Dogs and Hops

The tiny tendrils of new hop bines (yes, they are called bines, not vines) are shooting up around my hop trellis. We grow 7 varieties of hops on a custom-built 20 foot trellis. Hops like to grow up, and up, and up and easily reach 20 feet in the course of a growing season. I think if you sat and watched them, you might even see them grow.

Most people know hops for beer making, but they are also beautiful as ornamental plants. They have large leaves and green cones. If you pick a hop cone at the end of summer and look inside it you'll see a fine, yellow dust. This dust is the main source for the funky, citrus, floral flavor we attribute to beer. Hops are also known for their antibacterial properties. They're pretty neat plants, overall.

That botany lesson aside, most people who read this blog are devoted dog lovers so what's useful to know about hops when it comes to dogs? Hops are poisonous to dogs. The interesting (and scary) thing though, is what happens to dogs when they ingest hops. It doesn't give them tummy ache (although this may happen to). The most concerning outcome is that they develop hyperthermia. Hyperthermia, not to be confused with hypothermia, is a fast rise in body temperature. It is often accompanied by muscle cramping, vomiting, seizures, restlessness and pain. It can lead to death. 

My hops are not fenced away from the dogs, in fact they surround our deck where we spend a good deal of time in the summer. The poodles display no desire to taste the plants, which is why I have little concern, but I do take some precautions to prevent any accidental exposure.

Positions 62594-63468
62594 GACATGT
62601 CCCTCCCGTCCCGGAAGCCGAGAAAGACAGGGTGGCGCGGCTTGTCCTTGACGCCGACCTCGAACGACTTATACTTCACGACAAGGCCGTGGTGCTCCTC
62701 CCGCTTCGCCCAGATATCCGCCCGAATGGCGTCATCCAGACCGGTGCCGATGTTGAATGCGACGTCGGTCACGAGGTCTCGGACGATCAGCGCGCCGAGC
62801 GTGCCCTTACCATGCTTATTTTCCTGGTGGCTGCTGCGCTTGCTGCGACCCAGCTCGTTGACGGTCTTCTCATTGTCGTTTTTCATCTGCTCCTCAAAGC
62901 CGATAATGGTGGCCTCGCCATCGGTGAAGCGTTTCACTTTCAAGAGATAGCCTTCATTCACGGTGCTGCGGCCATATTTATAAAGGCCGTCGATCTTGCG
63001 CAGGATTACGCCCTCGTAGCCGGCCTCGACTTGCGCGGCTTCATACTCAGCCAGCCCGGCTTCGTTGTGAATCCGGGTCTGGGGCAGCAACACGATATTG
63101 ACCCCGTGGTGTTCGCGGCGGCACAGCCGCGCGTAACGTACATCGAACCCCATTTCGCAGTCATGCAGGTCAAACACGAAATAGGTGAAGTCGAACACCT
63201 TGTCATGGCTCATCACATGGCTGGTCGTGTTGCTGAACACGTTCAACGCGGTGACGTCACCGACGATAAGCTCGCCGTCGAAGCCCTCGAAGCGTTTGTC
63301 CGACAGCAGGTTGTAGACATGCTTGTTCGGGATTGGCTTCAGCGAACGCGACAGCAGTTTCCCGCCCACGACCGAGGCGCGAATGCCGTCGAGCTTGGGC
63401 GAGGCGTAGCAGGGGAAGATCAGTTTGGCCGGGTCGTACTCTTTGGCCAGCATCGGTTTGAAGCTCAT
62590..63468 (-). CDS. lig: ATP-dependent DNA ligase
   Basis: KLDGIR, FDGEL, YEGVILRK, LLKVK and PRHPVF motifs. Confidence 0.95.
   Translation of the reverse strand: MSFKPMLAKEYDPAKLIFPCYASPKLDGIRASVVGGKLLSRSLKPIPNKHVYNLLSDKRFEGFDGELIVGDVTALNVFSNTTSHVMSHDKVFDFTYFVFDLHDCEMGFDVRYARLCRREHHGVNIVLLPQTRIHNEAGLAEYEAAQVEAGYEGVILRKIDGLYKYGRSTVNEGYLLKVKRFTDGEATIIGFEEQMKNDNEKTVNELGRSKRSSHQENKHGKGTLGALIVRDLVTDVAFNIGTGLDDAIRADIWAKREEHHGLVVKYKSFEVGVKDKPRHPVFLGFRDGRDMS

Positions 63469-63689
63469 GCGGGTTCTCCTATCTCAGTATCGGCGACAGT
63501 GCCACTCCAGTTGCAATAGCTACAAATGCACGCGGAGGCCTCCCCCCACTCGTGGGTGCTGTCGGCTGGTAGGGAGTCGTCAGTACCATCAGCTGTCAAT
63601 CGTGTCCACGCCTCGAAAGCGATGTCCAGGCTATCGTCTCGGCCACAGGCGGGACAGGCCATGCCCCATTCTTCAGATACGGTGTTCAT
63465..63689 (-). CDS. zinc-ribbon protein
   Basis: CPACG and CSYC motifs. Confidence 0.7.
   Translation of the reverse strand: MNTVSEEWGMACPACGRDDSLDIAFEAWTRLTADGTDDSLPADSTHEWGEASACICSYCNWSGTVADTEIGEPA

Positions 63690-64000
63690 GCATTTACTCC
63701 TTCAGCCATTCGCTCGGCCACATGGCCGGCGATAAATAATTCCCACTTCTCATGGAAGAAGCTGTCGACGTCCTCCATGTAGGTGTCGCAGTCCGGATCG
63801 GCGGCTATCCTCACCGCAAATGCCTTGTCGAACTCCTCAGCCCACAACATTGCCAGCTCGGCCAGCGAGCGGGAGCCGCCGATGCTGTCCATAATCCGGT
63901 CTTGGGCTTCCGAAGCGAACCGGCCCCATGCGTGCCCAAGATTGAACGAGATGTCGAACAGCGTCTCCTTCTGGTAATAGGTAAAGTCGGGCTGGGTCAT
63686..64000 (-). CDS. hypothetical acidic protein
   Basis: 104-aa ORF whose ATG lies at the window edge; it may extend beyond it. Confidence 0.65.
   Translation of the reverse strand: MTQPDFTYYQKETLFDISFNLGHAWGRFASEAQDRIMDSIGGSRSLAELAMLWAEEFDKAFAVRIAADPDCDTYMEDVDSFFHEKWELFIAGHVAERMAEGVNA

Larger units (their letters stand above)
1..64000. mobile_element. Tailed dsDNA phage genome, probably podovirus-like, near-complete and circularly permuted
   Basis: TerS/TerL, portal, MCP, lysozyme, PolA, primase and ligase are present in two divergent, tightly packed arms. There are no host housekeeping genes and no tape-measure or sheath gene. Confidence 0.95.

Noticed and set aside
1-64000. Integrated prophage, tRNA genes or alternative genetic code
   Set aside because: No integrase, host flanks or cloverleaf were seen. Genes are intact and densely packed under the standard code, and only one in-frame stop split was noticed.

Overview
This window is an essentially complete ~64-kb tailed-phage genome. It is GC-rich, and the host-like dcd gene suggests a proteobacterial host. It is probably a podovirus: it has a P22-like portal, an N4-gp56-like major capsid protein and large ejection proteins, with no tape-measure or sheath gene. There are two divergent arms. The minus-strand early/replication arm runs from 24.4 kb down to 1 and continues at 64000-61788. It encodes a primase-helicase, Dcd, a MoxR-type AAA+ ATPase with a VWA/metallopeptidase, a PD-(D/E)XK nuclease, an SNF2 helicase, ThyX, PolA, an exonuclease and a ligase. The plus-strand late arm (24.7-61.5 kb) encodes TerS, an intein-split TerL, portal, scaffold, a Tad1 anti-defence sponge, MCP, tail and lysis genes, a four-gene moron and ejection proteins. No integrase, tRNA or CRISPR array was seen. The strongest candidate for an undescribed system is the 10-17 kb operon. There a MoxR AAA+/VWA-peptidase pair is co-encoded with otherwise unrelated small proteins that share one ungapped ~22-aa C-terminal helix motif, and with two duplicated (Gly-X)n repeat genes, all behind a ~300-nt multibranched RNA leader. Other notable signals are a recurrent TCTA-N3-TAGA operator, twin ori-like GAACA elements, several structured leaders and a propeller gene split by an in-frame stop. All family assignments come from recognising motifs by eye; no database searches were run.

1. The stay inside on harvest day, until all trace of residual hops are cleaned up.
  2. When brewing beer, the poodles aren't allowed in the kitchen.

It's best to avoid situations where dogs could consume hops or beer. It isn't worth the risk. A while back I heard of a new trend - beer for dogs. I have nothing against it, but it did concern me that if people didn't understand that this beer was hop-free, they may not understand that regular beer and Fido don't mix. If you do suspect that your dogs has ingested something containing hops, don't hesitate to call your vet or the Pet Poison Helpline. I'm not an animal medical professional, so if you have questions on this topic I encourage you to speak with your vet. I'm just a gardener and a dog lover. The two can mesh quite nicely, as long as you know about the plants you are working with. 

Now little hops bines, get growing!


  1. Great post! Those are so pretty. I'd love to grow something like that at our house, but I'd worry about curious tasters. Plus, I'm new to gardening and need to start slow. Tomatoes and green beans. I want greens and zucchini too.

    I agree about the beer for dogs. Whenever I see things like that I cringe; it's the same as with commercials or memes showing kids sitting or standing on dogs. There is always going to be that part of the public who don't understand that regular beer is dangerous and the image of the kid was doctored.


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